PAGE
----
ALEXANDRIA, Va., June 2, 2014 /PRNewswire-USNewswire/ -- Thousands of physician assistants (PAs) gathered in Boston last week for the American Academy of Physician Assistants annual conference, where their value to patients and the country's healthcare system was recognized by thought leaders in the medical world.
Harvard professor, surgeon and best-selling author Atul Gawande, MD, said that healthcare teams are vital to medicine's increasing complexity and the need to focus on patients. "The knowledge and skills required to take care of patients are beyond what any individual can hold in their head," Gawande said. "Team-based medicine is what we need. We've been cowboys, when what patients need are pit crews."
During the conference, a panel of PAs and physicians from Brigham and Women's Hospital in Boston emphasized the value of those "pit crews." The hospital staff relied on the skills of PAs and physicians to save the lives of Boston Marathon bombing victims in 2013.
"We're trained to be in the ER, in the OR and in the clinic," said Samantha Noonan, PA-C, who treated patients at Brigham and Women's the day of the bombings. "You need to be able to trust your training and recognize that this is why you're a PA. This is why you're out there and this is what you're meant to do."
The PA panel and Gawande were featured speakers at the conference, which drew an attendance of more than 7,000 PAs and PA students.
Today, more than 95,000 PAs across the country are practicing medicine in every medical setting and specialty. In fact, the profession is booming at a time when America is facing a shortage of physicians, particularly in primary care. More than 6,000 PAs graduate each year from accredited PA programs.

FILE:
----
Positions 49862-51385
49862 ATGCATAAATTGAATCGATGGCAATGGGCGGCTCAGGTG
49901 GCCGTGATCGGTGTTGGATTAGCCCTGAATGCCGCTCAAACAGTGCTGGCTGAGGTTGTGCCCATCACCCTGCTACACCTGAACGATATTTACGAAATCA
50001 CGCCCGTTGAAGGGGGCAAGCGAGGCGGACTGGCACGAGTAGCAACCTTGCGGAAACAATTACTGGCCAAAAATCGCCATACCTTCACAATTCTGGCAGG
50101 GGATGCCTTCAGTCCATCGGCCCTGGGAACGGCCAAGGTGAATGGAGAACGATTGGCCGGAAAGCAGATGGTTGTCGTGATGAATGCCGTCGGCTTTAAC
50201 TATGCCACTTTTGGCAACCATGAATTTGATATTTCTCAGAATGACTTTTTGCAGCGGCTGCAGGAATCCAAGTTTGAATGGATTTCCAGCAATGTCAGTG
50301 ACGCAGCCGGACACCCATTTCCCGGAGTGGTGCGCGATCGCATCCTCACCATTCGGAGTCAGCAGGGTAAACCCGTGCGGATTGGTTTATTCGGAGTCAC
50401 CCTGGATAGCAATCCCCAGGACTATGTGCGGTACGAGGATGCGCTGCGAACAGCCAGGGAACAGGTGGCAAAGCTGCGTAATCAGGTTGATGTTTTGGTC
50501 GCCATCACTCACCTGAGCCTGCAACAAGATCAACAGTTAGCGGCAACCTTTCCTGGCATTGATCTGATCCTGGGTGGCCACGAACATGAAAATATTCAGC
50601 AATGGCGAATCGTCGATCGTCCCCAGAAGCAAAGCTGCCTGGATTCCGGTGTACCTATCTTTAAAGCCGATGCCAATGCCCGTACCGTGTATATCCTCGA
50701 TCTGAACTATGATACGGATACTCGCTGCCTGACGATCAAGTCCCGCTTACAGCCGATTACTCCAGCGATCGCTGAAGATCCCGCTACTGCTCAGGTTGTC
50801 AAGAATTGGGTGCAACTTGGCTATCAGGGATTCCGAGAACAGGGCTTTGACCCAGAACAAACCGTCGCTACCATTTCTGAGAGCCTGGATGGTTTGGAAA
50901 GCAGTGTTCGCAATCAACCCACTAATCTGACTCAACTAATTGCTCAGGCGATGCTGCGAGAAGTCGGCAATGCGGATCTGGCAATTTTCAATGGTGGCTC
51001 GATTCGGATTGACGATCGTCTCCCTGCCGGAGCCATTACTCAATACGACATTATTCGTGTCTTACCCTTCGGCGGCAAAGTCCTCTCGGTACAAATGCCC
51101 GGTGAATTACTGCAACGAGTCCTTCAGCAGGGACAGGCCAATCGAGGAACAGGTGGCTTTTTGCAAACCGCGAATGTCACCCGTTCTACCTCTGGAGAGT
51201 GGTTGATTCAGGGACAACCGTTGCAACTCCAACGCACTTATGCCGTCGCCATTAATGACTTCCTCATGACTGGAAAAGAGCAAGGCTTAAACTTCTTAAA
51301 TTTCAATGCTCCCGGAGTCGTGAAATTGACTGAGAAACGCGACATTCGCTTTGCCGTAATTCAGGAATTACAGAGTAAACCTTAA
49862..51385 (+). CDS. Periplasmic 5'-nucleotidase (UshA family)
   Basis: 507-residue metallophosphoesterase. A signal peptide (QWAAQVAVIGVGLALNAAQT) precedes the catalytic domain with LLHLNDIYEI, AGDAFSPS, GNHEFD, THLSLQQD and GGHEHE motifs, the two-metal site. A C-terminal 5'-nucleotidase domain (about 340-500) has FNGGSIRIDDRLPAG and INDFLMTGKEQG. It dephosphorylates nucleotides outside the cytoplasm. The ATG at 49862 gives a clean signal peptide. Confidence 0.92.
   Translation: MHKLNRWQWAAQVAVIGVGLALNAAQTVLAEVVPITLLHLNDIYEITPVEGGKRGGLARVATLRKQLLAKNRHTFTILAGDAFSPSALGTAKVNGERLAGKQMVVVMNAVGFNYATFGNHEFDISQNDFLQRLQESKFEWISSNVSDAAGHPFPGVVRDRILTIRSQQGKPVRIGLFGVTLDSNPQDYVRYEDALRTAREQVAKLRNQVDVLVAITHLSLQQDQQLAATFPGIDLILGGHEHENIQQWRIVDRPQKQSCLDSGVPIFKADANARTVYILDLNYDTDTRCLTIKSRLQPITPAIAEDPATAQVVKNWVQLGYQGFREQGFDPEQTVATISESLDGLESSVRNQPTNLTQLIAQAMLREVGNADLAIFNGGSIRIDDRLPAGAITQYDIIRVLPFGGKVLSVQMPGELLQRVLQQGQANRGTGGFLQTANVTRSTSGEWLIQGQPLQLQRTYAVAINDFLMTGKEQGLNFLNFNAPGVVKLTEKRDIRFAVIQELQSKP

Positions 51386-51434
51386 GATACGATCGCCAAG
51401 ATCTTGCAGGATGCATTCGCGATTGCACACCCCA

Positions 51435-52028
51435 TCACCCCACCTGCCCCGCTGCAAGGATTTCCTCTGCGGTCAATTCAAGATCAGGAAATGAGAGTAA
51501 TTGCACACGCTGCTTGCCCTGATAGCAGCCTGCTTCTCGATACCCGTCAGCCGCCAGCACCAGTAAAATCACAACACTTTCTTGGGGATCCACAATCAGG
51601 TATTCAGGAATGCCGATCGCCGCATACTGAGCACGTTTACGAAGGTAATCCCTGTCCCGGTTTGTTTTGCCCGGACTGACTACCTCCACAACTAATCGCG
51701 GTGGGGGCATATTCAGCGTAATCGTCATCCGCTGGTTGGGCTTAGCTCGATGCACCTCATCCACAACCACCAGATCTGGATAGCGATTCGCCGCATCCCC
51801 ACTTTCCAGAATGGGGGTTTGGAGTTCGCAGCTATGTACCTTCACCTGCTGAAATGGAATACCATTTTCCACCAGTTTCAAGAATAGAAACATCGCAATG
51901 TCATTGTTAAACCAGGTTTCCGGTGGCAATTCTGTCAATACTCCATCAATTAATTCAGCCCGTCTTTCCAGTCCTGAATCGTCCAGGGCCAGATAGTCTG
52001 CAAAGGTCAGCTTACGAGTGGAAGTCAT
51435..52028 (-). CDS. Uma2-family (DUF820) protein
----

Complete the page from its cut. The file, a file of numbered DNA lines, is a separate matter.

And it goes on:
PAs are versatile medical providers who are educated at the graduate level through an intense medical program wherein they are trained to diagnose, treat and prescribe. As demand increases, so does our need for quality healthcare providers. With an imminent decline in the number of practicing physicians, as predicted by many workforce experts, it is clear that America needs PAs on its healthcare teams.
About the American Academy of Physician Assistants
Founded in 1968, the American Academy of Physician Assistants is the national professional society for PAs. It represents a profession of more than 95,000 certified PAs across all medical and surgical specialties in all 50 states, the District of Columbia, the majority of the U.S. territories and within the uniformed services. AAPA advocates and educates on behalf of the profession and the patients PAs serve. It works to ensure the professional growth, personal excellence and recognition of PAs and to enhance their ability to improve the quality, accessibility and cost-effectiveness of patient-centered healthcare. Visit www.aapa.org and www.pasconnect.org to learn more.
SOURCE American Academy of Physician Assistants